As particular ketone-based solvents, for example, acetone, methyl ethyl ketone, methyl n-propyl ketone, methyl n-butyl ketone, diethyl ketone, methyl i-butyl ketone, methyl n-pentyl ketone, ethyl n-butyl ketone, methyl n-hexyl ketone, and di-n-butyl ketone may be mentioned.

As amide-based solvents, for example, formamide, N-methylformamide, N,N′-dimethylformamide, N-ethylformamide, N,N′-diethylformamide, acetoamide, N-methylacetoamide, N,N′-dimethylacetoamide, N-ethylacetoamide, N,N′-diethylacetoamide, N-methylpropionamide, and N-methyl pyrrolidone may be mentioned.

As the surfactants mentioned above, generally known materials such as nonionic surfactants and cationic surfactants may be used. As the nonionic surfactants, for example, ethylene oxide derivatives and propylene oxide derivatives may be used.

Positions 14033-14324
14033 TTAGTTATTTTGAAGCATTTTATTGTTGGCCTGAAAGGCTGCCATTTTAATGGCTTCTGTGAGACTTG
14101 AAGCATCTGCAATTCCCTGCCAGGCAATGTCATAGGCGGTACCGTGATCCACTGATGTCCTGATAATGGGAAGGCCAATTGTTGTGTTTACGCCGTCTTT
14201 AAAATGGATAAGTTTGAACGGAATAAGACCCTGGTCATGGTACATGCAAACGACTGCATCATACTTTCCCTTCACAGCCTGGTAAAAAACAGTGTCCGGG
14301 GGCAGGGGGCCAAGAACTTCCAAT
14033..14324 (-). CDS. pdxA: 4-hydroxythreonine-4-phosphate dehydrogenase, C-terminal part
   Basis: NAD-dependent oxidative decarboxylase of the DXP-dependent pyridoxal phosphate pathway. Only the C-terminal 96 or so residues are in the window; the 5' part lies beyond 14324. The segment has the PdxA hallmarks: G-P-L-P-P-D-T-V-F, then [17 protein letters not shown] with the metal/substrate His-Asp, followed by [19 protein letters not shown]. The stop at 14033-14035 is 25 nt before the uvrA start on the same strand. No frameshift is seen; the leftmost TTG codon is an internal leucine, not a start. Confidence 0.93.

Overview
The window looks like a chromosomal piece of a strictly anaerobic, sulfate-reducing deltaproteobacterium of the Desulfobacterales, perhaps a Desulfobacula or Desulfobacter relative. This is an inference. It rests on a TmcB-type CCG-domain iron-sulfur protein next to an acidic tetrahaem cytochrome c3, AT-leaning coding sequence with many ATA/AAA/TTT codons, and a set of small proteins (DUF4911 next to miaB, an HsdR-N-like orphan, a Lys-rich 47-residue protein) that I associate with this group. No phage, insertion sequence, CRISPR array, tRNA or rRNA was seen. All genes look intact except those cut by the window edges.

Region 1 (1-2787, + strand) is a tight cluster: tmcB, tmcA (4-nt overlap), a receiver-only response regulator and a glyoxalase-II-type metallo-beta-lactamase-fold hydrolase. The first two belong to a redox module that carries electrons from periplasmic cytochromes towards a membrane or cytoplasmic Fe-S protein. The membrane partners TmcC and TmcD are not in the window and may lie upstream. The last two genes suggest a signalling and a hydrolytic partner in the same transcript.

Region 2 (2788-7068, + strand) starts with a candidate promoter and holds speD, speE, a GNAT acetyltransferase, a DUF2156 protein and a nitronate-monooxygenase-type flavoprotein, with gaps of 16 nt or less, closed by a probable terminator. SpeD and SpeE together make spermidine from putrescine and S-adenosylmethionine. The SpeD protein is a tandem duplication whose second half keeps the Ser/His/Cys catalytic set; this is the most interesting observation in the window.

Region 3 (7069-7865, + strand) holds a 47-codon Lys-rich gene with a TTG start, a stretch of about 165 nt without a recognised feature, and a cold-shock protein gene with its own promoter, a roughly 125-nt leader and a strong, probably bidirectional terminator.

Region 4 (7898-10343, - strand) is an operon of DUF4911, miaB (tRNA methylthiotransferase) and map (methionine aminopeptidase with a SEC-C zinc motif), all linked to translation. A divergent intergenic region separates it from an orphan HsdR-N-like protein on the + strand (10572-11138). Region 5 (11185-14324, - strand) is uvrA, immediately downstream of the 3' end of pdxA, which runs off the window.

As the cationic surfactants, for example, quaternary ammonium salts of an alkyl group having 8 to 24 carbon atoms, such as CnH2n+1(CH3)3N+X—, CnH2n+1(C2H5)3N+X— (X indicates an element to be turned into a negative ion), CnH2n+1NH2, and H2N(CH2)nNH2 may be mentioned.

In addition, besides the materials mentioned above, there may be mentioned so-called gemini surfactants which have a plurality of hydrophilic groups and a plurality of hydrophobic groups in one molecular, such as CnH2n+1X2N+M-(CH3)5N+M—X2 CmH2m+1(n, m=5 to 20). In the structure described above, X indicates an anion (in particular, Cl, Br, or the like), and M indicates a hydrogen atom or a lower alkyl group (in particular, CH3, C2H5, or the like).